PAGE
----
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Leading the Learning: Superintendents as Exemplary Role Models

Superintendents are poised to be some of the greatest influencers in their schools and in their communities, provided they understand their emerging role as models for leadership.

The leadership role of the school superintendent is no longer solely about the decisions you make, it’s about your ability to build leaders who will lead the learning in your school district.

So what do I mean by leading the learning?

L.L Lynam (2016) draws distinct differences in terminology between being an instructional leader and a learning leader:

Instructional leadership suggests an external focus on the data, teaching process, and the teachers. In contrast a learning leader models learning, values relationships, and attends to the learning needs of everyone who comes in the school door (p. 11).”

Lynam’s definition of learning leader speaks to an added dimension of leadership that to me expands the current definition of leaders beyond that of instructional decision makers. When superintendents act as learning leaders, they are seen as role models and champions for learning throughout the system and community, and not just as decision-makers.

Perhaps the most important question for superintendents is this: How can learning leadership impact students?

  1. Effective superintendents spearhead interactions and lead conversations on student learning in every aspect of their work–no exceptions.
  2. Effective superintendents require those in the district to develop strategies and processes essential in leading learning–no exceptions.
  3. Effective superintendents see the responsibility of modeling the attributes of leading learners in their community–no exceptions.

However, the influence of superintendents in developing learning leaders goes deeper into their schools and communities. Here are several examples about how school and community leaders can lead the learning so all students can be engaged and grow (Lanoue & Zepeda, 2018).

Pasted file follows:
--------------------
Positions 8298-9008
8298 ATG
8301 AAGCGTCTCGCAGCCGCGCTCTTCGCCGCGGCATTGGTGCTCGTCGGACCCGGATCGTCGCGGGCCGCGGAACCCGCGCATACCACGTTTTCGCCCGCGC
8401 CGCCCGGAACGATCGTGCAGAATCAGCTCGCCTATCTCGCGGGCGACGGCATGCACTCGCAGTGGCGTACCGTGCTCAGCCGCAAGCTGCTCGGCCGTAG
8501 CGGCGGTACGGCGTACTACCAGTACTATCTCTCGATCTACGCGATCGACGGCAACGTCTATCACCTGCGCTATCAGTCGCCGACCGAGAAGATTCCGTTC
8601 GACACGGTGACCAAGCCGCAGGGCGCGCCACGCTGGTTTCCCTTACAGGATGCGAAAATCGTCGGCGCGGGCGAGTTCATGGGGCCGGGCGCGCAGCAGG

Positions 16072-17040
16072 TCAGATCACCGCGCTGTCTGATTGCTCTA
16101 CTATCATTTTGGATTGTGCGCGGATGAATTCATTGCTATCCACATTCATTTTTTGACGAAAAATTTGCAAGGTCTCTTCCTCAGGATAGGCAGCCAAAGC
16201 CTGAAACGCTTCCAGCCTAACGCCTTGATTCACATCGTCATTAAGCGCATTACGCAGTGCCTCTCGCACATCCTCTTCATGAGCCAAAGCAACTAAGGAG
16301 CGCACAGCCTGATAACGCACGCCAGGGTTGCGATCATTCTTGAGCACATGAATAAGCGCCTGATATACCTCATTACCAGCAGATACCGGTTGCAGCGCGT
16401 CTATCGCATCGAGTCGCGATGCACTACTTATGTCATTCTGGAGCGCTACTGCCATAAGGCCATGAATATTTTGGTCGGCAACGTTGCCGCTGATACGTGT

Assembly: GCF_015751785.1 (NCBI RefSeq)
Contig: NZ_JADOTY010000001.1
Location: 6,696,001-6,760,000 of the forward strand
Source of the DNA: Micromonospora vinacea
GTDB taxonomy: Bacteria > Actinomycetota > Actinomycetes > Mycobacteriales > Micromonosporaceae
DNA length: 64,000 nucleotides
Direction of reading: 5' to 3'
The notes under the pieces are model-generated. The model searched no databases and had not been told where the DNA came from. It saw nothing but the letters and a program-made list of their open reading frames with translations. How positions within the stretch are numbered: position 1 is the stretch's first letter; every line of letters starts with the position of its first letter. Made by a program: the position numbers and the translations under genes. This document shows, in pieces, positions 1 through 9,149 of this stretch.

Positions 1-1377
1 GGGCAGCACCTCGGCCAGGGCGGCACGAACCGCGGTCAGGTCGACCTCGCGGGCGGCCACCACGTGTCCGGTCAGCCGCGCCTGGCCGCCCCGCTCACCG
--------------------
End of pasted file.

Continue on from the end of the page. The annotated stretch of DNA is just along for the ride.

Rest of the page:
School Board

  • Lead as a united team with the superintendent, each from their respective roles, with strong collaboration and mutual trust.
  • Take part in team development and training to build shared knowledge, values, and commitments.

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  • Develop teacher leaders who serve as resources for their colleagues.
  • Create opportunities for teachers to grow and assume responsibility for their own professional learning in support of the district’s direction.


  • See all students as having leadership qualities and establish opportunities for them to grow.
  • Use multiple strategies to enrich learning for every student.
  • Become lifelong learners and engage in myriad forms of job-embedded learning as part of their work with students and colleagues.

Community Leaders

  • Model expected behaviors as adults.
  • Engage with their school system and understand that educating all children needs to be the focus of the entire community.

The role of the learning leader is not easy, and superintendents will not be effective unless they first look at their own behaviors. Others will be watching you, noting your examples, listening to your words, and taking cues from you. As a superintendent, your leadership will not only be judged by the decisions you make, but also by the quality of leadership you inspire throughout your school system.

For more insight into the emerging role of leaders, read The Emerging Work of Today’s Superintendent: Leading Schools and Communities to Educate All Children. Dr. Philip D. Lanoue and Dr. Sally J. Zepeda’s goal in writing this book published by Rowman & Littlefield, and as a joint publication with AASA, is to engage superintendents and leaders by asking different questions about their roles in leading schools and communities.                                                                                        

Lyman, L. L. (2016). How can learning be enhanced?  In L. L. Lyman (Ed.), Brain science for principals: What school leaders need to know. (pp. 10-12).  Lanham, MD: Rowman & Littlefield Education.